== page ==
I once looked forward to the VMAs. This was back when I was in middle school, back when alternative radio existed, and back when there was tolerable music being played on mainstream stations and channels. Back then pop music was way less homogenized; it was possible to have a tribute to Tupac and Biggie Smalls, an announcement from the Foo Fighters, a performance from The Spice Girls, and Fiona Apple's unforgettable acceptance speech all in the same broadcast. (Which actually happened one year. First person to respond in the comment with the right year gets a FREE subscription to Rock and the Single Girl!)
Perhaps more to the point, you used to see all different kinds of women at the VMAs. Rappers like Eve and Lil Kim, singer-songwriters like Jewel and Apple, 'rockers' like Courtney Love and Dolores O'Riordan, divas like Whitney Houston and Mariah Carey -- there was this feeling that there was something for everyone, a feeling that I don't get from anything on MTV anymore.
MTV owes whatever relevance it might have enjoyed, especially in terms of changing ideas about sexuality and gender roles, to its association with Madonna. There are a lot of things I really can't stand about Madonna and her recent work, but her VMA performances always delivered. My favorite moment from VMA history, which I only really saw many years after it was originally aired, is Madonna's 1990 performance of "Vogue", decked out in full Marie Antoinette drag:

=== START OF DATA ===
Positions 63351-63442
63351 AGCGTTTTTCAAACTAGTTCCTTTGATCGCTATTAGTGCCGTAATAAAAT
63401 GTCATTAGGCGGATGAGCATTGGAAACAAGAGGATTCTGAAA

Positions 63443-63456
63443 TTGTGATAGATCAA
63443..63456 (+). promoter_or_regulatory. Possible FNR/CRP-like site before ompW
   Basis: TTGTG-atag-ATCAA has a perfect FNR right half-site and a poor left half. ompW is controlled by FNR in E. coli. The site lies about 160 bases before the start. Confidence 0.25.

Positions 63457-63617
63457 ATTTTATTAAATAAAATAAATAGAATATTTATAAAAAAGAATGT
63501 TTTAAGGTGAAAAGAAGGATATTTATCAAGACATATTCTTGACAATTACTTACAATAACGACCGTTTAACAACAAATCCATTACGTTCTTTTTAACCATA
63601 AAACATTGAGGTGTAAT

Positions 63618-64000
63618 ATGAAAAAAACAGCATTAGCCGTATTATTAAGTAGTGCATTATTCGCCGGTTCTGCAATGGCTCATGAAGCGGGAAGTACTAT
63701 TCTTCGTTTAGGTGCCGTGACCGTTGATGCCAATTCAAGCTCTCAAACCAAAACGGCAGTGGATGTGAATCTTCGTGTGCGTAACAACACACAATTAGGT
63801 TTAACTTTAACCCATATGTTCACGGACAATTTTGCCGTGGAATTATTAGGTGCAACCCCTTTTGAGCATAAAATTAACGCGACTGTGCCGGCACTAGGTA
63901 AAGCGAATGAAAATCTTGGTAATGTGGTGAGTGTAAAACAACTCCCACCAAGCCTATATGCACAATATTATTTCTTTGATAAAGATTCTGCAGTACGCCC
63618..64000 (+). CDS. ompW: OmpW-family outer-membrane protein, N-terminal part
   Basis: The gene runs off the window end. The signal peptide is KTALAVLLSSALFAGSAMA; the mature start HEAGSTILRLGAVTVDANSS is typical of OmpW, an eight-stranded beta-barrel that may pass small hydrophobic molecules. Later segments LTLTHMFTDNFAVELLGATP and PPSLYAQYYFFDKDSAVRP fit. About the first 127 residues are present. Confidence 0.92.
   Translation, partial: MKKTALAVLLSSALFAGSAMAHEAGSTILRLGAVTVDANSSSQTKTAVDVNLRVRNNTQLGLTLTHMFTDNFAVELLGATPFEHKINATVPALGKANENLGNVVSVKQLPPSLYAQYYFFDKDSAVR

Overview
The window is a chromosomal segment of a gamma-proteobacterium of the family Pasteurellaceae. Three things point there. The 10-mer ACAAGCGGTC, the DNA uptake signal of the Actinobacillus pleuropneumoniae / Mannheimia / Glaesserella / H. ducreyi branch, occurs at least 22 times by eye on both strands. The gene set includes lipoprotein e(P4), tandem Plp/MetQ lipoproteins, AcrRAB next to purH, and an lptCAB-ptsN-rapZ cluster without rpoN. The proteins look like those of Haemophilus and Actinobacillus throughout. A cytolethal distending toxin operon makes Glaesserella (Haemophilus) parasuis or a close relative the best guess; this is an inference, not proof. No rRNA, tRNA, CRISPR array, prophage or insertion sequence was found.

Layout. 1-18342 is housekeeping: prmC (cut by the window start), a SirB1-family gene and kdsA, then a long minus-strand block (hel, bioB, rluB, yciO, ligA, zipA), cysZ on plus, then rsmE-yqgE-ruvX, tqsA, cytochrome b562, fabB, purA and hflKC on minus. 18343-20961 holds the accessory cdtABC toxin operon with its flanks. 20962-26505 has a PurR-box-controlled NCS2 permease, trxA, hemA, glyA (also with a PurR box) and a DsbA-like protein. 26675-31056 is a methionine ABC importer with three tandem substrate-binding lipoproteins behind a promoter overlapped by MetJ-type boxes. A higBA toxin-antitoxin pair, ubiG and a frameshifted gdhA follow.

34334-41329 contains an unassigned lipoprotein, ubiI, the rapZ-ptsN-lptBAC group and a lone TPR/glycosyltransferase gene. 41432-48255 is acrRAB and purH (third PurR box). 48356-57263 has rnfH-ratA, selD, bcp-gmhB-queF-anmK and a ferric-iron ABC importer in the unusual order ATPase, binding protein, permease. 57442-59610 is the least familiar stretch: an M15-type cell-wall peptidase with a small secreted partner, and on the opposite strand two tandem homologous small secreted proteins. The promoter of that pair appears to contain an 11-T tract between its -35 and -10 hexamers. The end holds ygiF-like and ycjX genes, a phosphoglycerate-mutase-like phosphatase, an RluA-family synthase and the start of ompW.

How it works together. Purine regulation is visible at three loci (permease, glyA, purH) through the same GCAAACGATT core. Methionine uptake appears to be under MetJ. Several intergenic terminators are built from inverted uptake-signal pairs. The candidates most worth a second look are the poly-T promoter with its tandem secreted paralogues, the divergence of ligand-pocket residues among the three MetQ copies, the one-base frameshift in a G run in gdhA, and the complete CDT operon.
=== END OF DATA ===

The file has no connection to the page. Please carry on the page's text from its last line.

This might just seem like typical Madonna-scale spectacle, nothing more than big hair and big skirts and big boobs spilling out of tiny corsets. I bet the sheer excess was a big part of why Madonna wanted to do this type of performance. But what if there's more to it than that?
It turns out that Marie Antoinette was more than the ultimate fashion victim. In the end her opponents were able to use her sartorial choices against her, but Marie Antoinette's choices were about more than style or appearance. Marie Antoinette used fashion in order to enhance her prestige, in an attempt to assure her tenuous position in the French monarchy. Insecure as a young woman, young wife, and monarch, Marie Antoinette indulged in fashion in order to try and fake confidence in herself.
Because as a woman and 'foreigner' in Versailles, Marie Antoinette actually didn't have much power. She used clothes to try and change that. She went so far as to wear and refashion men's clothing in order to project an image of masculine and royal strength and entitlement, and she was subject to rumors about her sexuality as a result. Even in 18th century France, it seems that 'dyke-baiting' was one of the major ways to punish a woman who stepped out of line.
Did Madonna know all of this about Marie Antoinette? Did Madonna mean to invoke all of these generally unknown issues from Marie Antoinette's life? It's hard to say. Madonna is a savvy woman, but I can't picture her as a French history buff. Either way, the parallels are pretty amazing; Madonna's only made her entire career on altering her appearance, unapologetically wearing lavish and provocative costumes, and fearlessly challenging ideas about women, power, and sexuality.
Madonna's 1990 performance of "Vogue" represents a momentary juncture between U.S. American pop culture and the 'high culture' of European history. Whether she meant to or not, Madonna opened up a possibility for dialogue about gender, appearance, and power. Because of her, I watch the VMAs every year, in the hope that we'll get another good moment like this. It doesn't seem likely, but one can hope.